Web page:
New York: multiethnic, liberal, progressive—and a nexus of slavery in North America.
Occasioned by the discovery of what is now called the African Burial Ground, alongside what is now New York’s City Hall (but well beyond the original city limits), these 12 essays from authorities on African-American history address the fact that “for nearly three hundred years, slavery was an intimate part of the lives of all New Yorkers, black and white.” No sooner had the Dutch arrived than were slaves with names such as Big Manuel and Simon Congo at work clearing land throughout the Hudson Valley, though they soon, as historian Christopher Moore notes, “undertook what certainly was one of the first organized job actions by workers in North America,” successfully petitioning for wages. Conditions would not improve when rule of New York fell to the British; the rule of law would extend to Africans and African-Americans, but almost always to control behavior rather than protect their persons or interests. Colonial governor Robert Hunter was appalled when, after a slave uprising in 1712, New York authorities executed 24 men (and one woman) for their actions, remarking that in the West Indies, “where their laws against their slaves are most severe,” a handful would have been killed as an example to others. Laws were remade to uphold and strengthen slavery in New York in the early days of American independence, and New York was far slower than its neighbors to move toward abolition; in the years preceding the Civil War, its economy was so bound up with the South’s that, wrote one journalist, it was “almost as dependent upon Southern slavery as Charleston itself.” Illustrated with reproduced documents, artwork and photographs, the volume concludes with a consideration of African-American life in New York after the war until the turn of the century.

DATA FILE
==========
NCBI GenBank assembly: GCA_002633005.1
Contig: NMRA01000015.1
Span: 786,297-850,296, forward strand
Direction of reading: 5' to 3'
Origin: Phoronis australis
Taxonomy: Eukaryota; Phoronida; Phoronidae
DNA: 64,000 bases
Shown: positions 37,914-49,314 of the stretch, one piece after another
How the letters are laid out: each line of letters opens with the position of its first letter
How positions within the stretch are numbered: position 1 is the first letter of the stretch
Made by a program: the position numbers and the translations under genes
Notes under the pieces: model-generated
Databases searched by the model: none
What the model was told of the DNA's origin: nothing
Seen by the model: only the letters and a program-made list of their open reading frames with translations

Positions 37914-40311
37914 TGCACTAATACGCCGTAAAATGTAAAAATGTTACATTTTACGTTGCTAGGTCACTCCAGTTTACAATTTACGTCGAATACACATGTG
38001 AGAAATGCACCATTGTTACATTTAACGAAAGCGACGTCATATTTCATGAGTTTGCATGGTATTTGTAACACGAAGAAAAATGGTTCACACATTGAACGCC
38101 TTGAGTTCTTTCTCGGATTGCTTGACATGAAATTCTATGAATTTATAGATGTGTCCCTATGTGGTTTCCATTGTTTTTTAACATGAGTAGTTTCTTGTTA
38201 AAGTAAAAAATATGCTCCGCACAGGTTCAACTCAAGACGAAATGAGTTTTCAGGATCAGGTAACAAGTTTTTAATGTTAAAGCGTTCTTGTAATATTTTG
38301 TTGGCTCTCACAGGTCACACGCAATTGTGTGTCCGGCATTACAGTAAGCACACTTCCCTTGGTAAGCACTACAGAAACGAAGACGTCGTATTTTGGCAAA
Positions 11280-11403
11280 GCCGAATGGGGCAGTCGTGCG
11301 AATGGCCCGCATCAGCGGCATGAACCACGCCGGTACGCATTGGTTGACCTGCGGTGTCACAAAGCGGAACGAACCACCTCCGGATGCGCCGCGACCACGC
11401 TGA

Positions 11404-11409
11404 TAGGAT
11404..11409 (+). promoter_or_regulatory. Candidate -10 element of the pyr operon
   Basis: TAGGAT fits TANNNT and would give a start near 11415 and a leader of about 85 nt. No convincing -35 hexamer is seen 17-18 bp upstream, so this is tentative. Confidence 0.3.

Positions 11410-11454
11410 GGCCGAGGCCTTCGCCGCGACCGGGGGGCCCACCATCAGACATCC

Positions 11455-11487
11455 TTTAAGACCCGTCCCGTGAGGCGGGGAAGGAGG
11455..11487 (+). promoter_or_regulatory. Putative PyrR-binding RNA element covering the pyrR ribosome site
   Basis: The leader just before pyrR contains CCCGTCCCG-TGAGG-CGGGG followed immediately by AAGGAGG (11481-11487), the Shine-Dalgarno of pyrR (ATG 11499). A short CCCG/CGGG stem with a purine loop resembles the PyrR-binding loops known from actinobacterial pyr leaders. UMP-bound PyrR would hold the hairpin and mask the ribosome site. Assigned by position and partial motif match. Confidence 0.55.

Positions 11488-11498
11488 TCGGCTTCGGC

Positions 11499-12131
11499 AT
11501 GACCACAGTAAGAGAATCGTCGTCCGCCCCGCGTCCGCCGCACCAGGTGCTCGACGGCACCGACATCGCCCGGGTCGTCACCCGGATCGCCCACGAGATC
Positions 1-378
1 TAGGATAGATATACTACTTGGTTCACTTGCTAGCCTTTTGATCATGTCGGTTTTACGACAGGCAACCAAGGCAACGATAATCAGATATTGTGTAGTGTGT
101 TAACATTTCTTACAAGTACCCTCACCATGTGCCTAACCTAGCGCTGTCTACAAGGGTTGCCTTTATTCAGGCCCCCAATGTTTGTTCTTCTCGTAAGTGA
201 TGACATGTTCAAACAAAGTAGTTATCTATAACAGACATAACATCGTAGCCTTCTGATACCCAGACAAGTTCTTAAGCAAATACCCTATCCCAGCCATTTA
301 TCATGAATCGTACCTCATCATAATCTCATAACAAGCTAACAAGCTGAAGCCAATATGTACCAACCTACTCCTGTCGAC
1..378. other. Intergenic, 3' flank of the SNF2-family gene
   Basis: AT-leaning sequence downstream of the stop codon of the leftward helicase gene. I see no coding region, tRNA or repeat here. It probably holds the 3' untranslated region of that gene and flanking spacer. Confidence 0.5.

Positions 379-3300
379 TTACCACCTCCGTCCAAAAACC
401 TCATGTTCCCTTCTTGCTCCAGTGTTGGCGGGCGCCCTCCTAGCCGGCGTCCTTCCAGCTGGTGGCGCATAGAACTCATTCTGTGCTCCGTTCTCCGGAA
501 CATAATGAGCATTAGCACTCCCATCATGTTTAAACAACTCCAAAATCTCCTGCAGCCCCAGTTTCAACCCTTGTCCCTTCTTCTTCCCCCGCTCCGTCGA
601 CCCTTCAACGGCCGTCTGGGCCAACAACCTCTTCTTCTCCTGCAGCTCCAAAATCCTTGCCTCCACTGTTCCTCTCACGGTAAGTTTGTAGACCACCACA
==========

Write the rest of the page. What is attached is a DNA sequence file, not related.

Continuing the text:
A fine work of scholarship, offering a view of the metropolis that few today know.